The modernization of finance has made its way to business banking.
For the past three years banks have been focused on improving the customer experience for individual consumers and wealth management clients — that includes account onboarding. But at the beginning of 2018, digital sales capabilities for business banking leapt to 30 percent from a measly nine percent at the beginning of 2017 and just seven percent at the start of 2016, according to a new report by Avoka.
Marketing was the first thing banks made more digital; they create all the necessary content to allow them to do their research on a banking product before they actually apply for it. That should be where the sales begin, but for most banks, it’s the point at which customers need to go offline and into a branch to open an account. Then, they digitized account servicing, letting customers access their account through a website or reach customer service with 1-800 number — after they’ve opened an account, of course.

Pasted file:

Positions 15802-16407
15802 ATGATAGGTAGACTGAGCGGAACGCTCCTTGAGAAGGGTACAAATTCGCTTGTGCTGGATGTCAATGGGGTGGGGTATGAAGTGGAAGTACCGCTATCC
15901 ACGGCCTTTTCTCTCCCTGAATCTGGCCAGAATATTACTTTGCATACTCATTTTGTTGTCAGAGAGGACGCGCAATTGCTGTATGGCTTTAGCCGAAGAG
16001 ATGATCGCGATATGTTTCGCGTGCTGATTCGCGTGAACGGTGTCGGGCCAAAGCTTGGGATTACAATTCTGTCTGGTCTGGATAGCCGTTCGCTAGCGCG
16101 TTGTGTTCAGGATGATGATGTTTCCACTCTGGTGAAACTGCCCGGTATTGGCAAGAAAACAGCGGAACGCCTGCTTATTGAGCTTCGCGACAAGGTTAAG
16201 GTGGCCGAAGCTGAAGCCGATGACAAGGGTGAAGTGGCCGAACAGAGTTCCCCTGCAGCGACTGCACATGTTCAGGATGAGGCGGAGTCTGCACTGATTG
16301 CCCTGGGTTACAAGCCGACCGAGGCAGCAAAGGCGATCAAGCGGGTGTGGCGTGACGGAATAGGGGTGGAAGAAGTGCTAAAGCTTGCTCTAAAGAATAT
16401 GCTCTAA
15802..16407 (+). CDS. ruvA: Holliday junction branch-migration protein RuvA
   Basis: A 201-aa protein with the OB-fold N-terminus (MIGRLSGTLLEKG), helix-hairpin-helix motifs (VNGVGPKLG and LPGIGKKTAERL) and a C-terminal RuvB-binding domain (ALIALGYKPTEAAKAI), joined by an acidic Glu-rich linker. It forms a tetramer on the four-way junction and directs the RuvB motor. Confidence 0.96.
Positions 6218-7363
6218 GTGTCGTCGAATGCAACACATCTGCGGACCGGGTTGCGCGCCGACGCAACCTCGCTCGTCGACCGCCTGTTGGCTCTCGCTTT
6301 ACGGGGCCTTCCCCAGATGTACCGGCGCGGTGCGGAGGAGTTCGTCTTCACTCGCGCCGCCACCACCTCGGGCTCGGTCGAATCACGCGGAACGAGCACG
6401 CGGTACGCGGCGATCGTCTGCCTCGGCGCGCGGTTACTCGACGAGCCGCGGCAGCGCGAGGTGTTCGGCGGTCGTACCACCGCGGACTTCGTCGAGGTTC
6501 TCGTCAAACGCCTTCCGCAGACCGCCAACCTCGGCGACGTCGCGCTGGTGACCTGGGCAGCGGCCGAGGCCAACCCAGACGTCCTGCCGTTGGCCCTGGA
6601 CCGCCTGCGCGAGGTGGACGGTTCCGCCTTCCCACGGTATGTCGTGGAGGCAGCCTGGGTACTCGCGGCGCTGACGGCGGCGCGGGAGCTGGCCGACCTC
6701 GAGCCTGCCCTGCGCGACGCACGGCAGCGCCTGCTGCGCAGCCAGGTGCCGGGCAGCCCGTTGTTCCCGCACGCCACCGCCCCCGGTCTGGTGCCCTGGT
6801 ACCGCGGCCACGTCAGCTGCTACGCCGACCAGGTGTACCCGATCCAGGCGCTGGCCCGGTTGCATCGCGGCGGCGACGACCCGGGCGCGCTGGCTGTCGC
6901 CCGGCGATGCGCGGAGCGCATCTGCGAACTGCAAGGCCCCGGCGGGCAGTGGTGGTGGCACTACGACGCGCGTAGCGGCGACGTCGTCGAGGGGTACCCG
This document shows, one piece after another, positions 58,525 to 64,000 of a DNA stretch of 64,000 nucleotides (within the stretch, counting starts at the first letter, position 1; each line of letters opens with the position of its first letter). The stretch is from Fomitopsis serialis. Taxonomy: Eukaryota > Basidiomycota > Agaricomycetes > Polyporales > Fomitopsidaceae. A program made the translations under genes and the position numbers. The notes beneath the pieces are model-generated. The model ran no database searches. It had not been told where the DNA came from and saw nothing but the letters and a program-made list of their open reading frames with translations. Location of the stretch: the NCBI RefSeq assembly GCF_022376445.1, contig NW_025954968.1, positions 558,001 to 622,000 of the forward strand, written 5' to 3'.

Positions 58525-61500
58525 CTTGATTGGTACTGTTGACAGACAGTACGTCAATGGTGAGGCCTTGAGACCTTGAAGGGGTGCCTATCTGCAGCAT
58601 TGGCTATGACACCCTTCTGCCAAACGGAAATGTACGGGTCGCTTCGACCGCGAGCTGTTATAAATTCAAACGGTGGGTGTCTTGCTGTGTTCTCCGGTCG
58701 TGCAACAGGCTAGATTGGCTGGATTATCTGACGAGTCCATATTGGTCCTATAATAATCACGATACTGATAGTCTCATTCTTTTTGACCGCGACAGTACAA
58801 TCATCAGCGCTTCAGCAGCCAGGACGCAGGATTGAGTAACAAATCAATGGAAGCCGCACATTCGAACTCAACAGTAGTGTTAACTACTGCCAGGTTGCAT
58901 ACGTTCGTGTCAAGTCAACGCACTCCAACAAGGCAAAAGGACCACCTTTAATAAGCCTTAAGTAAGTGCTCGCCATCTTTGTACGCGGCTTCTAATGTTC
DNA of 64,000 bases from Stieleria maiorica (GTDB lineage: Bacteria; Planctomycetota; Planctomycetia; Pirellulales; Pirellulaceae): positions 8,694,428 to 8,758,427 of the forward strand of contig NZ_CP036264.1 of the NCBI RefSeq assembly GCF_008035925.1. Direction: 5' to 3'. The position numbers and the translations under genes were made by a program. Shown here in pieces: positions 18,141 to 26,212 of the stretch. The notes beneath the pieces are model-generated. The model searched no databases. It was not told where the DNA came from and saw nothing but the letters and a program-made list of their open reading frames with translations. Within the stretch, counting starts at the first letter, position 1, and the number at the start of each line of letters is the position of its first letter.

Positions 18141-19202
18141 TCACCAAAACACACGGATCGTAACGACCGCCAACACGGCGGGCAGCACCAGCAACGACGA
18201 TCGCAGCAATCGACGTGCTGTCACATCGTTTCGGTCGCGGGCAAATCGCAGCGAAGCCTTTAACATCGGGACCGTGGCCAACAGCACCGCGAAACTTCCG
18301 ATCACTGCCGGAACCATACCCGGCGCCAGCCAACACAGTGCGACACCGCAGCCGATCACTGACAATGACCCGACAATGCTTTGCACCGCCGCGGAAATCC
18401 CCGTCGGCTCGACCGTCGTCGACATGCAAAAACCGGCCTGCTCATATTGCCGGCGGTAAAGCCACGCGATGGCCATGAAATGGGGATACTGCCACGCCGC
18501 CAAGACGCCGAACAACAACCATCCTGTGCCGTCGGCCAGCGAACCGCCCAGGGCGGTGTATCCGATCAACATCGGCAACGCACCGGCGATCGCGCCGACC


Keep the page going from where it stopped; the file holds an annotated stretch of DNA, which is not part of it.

“It’s the piece in the middle that transitions you from being a prospect to being a customer,” said Don Bergal, CMO of Avoka. “That hasn’t really been the focus of the banks until the past two or three years. Getting you from the ‘Apply now’ page to being a fully onboard customers is where the action is.”
Thirty percent is low, but an 82 percent year-over-year increase is remarkable. Unsurprisingly, it’s the national banks that have showed the most progress, according to Bergal, while regional and community banks, which tend to rely more heavily on their branches to strengthen customer relationships, haven’t done as well. But as large banks already investing heavily in digital show that pairing those capabilities with a physical presence is critical to their customer acquisition strategy, community banks like Alpine Bank in Colorado are working on digital onboarding processes for new customers, realizing how crucial it is to marry their branch strategies with strong digital capabilities.